Ten days after announcing he would appoint two women to the group that helps him choose bishops, Pope Francis has named three women to the office.
Jul 15, 2022
(From left to right) Sr Raffaella Petrini, FSE, Sr Yvonne Reungoat, FMA, and Dr Maria Lia Zervino.
VATICAN: Ten days after announcing he would appoint two women to the group that helps him choose bishops, Pope Francis has named three women to the office.
The Holy Father has named two nuns and a consecrated virgin, among the latest members of the Disastery for Vatican bishops. The female members are Sr Raffaella Petrini, FSE, Sr Yvonne Reungoat, FMA and Dr Maria Lia Zervino.
The move had been expected for some time. Although Pope Francis has been clear that women cannot and never will serve in the clergy due to the theological beliefs of the Church, he has taken several important steps to bring women’s perspectives to the Vatican. He has already appointed women to several non-clerical positions within the Vatican.
The Holy See Press Office released the Pope’s latest appointments to the Dicastery in a July 20 statement.
Sister Raffaella Petrini, Franciscan, has been Secretary General of the Governorate of the Vatican, the second post in the government of Vatican City State, since November 2021.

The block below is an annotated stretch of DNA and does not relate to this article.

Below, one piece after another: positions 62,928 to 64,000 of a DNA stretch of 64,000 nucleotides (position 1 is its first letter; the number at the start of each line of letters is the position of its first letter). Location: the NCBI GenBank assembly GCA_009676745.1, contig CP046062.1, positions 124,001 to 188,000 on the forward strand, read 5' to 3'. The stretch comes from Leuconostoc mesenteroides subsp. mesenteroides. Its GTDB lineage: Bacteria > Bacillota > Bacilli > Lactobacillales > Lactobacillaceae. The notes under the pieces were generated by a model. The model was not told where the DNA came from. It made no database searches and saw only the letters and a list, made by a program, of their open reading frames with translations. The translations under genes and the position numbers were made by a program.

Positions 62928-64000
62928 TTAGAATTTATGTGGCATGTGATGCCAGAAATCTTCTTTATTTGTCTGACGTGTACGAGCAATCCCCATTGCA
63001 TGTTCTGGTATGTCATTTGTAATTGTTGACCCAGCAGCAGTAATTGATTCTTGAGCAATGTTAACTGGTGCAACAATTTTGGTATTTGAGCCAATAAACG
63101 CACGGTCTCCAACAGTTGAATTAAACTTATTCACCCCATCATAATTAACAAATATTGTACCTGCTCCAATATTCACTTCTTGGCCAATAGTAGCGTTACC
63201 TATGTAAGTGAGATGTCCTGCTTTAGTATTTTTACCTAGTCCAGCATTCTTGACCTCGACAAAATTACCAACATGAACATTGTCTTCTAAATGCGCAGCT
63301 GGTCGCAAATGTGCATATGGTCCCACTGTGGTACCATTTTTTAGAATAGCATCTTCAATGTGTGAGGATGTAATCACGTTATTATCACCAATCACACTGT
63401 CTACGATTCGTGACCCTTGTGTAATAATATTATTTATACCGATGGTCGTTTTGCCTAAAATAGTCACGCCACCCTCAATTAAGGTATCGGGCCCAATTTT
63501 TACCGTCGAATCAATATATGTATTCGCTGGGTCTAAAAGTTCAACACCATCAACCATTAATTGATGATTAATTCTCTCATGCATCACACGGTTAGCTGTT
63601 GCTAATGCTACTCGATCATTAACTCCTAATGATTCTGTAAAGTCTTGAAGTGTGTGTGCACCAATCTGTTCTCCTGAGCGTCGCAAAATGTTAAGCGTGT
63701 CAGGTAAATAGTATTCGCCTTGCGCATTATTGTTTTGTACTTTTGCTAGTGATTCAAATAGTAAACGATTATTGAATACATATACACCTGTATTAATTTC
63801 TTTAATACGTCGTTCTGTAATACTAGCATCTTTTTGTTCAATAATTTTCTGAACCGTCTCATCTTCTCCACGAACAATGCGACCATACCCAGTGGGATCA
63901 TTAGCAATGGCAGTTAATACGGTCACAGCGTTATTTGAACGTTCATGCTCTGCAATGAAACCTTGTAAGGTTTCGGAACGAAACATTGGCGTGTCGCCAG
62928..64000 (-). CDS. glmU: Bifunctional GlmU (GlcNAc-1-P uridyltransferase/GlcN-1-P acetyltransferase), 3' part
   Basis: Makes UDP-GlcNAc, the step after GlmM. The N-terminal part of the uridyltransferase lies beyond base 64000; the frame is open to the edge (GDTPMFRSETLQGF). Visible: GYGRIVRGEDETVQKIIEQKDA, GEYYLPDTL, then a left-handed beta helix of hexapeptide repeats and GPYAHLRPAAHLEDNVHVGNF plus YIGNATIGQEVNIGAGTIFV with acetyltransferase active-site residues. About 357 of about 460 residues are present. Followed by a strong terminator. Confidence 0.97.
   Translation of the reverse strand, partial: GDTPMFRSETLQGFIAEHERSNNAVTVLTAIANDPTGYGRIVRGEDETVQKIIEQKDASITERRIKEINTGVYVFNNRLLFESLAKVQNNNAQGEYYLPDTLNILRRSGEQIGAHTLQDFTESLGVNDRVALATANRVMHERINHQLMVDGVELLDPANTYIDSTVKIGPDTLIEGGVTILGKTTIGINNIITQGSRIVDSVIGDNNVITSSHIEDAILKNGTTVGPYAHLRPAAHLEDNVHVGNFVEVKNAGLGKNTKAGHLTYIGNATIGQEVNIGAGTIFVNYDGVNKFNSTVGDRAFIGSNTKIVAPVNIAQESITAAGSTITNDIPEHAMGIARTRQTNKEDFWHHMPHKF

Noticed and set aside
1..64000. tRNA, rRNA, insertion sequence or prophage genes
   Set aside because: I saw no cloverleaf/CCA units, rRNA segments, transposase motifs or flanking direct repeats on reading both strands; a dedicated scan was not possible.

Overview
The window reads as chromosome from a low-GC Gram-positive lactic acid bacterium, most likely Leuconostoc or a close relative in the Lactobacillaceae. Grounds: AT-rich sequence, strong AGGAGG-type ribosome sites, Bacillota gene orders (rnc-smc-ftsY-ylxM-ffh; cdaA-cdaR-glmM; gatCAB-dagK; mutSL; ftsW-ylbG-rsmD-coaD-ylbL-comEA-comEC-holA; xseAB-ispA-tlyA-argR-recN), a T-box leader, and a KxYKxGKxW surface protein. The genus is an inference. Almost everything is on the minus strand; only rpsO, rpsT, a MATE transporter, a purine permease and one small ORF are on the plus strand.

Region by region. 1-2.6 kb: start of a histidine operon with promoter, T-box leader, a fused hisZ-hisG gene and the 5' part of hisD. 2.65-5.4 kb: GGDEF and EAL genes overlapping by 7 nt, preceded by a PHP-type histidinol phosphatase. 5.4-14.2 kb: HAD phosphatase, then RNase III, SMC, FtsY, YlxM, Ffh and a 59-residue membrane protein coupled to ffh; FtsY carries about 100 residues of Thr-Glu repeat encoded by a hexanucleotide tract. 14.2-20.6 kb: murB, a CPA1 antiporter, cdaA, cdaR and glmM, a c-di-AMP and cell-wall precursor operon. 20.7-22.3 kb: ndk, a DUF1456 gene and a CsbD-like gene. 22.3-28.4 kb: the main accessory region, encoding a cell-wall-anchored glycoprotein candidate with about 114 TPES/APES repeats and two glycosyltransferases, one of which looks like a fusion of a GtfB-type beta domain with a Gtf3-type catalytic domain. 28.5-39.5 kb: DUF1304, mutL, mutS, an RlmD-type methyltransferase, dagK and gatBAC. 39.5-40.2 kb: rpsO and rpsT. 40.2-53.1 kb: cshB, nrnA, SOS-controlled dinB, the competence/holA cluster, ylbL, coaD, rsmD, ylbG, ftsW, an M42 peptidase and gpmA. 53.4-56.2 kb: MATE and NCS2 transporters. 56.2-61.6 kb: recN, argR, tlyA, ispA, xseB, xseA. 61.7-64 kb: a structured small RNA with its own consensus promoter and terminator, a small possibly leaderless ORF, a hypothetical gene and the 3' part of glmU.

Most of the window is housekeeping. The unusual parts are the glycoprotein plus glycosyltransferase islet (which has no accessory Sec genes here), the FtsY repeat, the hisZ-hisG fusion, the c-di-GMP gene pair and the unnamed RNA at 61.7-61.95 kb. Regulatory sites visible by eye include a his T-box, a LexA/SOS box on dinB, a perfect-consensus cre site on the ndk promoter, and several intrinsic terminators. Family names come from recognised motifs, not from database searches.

Sr Yvonne Reungoat is the former superior general of the Daughters of Mary Help of Christians, Salesian branch. In 2019, the French sister was one of the first seven women to be appointed as a member of the Vatican’s Department of Religious Orders.
Dr. Maria Lia Zervino, a member of the Association of Consecrated Virgins “Servidoras”, is President of the World Union of Catholic Women’s Organizations. She is also a consultant to the Pontifical Council for Interreligious Dialogue.
Dr. Zervino’s appointment also marks the first-ever appointment of a lay woman to the Vatican Dicastery.
The pontiff also appointed four current cardinals, four elected cardinals and two archbishops to the dicastery.
The members of the dicastery help to choose the bishops of the dioceses. They analyze the positions, called ponenze, giving an opinion on the candidates.
The final decision in appointing bishops rests with the Pope, and he is free to choose whoever he wants.
Usually, the pope’s representative in a country, the apostolic nuncio, transmits recommendations and documentation to the Vatican. The Dicastery of Bishops then discusses the nomination in another process and proceeds to a vote. After receiving the recommendations, the pope makes the final decision.
Before Pope Francis’ reform of the Roman Curia took effect in June, the members of the dicastery were only cardinals and a few bishops. — Agencies